Ball State University and Daleville Community Schools have announced a unique partnership in which esports student-athletes from both institutions will work together to form a meaningful educational and extracurricular experience. 

As part of this one-year agreement, Ball State will host students from Daleville Jr.-Sr. High School at its new Esports Center—located within the University’s Robert Bell Building—to engage in esports games, practices, and competitions. Daleville students will also benefit from coaching and instruction from Ball State Esports student-athletes and the program’s director and varsity head coach, Dan Marino. 

“Ball State’s esports program strives to provide its students with innovative opportunities to learn and to make connections with their peers and within the community,” Mr. Marino said. “Through our esports opportunities, students will find their passion and purpose at Ball State, and we are excited to partner with Daleville Community Schools to extend our reach and foster important relationships with the next generation of egamers.” 

Both Ball State and Daleville established their esports programs in 2020. At Ball State, more than 50 students are involved in the varsity esports program, and more than 700 students participate in esports club activities. The varsity team competes primarily with 12 members of the Mid-American Conference (MAC) in the independent Esports Collegiate Conference (ESC) in multiple games, including Overwatch, Rocket League, and League of Legends. 

Daleville Jr.-Sr. High School’s esports program will compete as a club team this season within the Indiana High School Esports Network (IHSEN). The Daleville varsity team, which consists of 10 students, will compete in multiple games, including Valorant, Rocket League, and Fortnite. The team is being led by Jeremiah Norris, Adam Jones, and Tim Crist.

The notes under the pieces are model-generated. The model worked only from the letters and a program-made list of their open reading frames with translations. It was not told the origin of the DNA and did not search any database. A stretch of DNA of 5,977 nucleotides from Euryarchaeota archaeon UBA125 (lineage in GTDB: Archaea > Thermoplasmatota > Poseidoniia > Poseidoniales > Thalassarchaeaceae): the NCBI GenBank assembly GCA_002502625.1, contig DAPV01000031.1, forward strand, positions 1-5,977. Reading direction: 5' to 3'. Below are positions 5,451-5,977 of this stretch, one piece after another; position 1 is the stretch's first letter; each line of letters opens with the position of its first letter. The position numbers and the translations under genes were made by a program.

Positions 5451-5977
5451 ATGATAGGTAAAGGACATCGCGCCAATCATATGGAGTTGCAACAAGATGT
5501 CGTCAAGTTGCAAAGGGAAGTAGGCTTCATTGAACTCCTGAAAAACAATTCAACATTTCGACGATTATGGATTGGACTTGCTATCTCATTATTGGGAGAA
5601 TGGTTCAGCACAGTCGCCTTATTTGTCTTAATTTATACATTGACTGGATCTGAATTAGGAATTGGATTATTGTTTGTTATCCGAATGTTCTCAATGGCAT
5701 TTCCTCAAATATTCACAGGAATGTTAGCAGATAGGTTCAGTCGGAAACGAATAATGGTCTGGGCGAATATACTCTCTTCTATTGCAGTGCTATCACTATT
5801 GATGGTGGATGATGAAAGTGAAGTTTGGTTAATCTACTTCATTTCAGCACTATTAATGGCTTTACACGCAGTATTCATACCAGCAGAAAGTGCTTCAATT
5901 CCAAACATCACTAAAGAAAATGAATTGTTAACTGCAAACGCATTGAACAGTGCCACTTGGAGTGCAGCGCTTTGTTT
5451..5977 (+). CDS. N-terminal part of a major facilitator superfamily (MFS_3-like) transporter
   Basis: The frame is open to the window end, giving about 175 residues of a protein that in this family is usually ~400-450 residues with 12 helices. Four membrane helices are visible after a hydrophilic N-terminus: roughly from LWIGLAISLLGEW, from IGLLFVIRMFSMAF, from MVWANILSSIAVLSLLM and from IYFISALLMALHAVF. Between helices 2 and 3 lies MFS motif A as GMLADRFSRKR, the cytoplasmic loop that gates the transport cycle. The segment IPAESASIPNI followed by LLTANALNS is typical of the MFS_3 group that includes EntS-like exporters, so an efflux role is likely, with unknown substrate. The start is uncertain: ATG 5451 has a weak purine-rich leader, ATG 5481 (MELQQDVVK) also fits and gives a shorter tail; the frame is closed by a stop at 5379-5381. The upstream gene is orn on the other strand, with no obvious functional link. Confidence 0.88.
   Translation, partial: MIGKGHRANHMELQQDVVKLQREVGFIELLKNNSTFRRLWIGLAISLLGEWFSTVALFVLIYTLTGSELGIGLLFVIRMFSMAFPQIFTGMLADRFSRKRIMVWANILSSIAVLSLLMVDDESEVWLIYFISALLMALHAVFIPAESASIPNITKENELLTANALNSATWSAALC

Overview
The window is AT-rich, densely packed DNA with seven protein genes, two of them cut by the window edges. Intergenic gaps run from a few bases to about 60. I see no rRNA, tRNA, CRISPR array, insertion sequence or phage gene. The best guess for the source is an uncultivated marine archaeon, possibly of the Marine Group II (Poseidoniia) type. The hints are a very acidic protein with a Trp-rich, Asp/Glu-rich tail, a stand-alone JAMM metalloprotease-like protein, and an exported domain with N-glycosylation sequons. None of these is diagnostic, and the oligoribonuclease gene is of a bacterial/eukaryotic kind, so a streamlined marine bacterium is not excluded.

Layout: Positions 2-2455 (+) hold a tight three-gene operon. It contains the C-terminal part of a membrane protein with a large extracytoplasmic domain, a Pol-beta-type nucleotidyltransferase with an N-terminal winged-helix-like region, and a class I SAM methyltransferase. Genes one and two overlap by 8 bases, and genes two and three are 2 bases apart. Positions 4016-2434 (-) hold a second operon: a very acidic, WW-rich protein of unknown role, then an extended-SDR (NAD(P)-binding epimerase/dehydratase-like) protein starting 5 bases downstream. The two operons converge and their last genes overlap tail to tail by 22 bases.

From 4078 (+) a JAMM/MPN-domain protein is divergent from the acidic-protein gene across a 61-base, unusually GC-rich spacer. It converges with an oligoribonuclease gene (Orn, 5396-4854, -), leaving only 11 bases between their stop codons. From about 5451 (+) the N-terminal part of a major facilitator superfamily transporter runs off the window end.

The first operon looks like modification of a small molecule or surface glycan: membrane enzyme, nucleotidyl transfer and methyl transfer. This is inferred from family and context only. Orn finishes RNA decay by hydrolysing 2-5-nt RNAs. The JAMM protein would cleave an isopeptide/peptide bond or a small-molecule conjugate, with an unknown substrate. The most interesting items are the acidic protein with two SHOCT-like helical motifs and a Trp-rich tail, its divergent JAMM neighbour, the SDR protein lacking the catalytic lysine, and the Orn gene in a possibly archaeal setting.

“Esports is emerging quickly as a global enterprise, and it’s a great example of the potential that exists for our students to learn, have some fun, and develop their skills—if they decide to do so—and turn what was, not that long ago, almost solely an extracurricular activity into a potential career opportunity,” said Greg Roach, Daleville Community Schools’ superintendent. 

Dr. Paaige Turner, dean of Ball State’s College of Communication, Information, and Media, which offers the University’s esports program and Esports Production concentration, said she is looking forward to the opportunity to invite the students at Daleville Community Schools to build upon their esports experiences and their education in partnership with Ball State. 

“We are proud of our esports program,” Dean Turner said. “And we are deeply committed to offering a curriculum and co-curricular experience that is as engaging as it is relevant to meet the expectations of our students and those who are considering pursuing an education at Ball State.”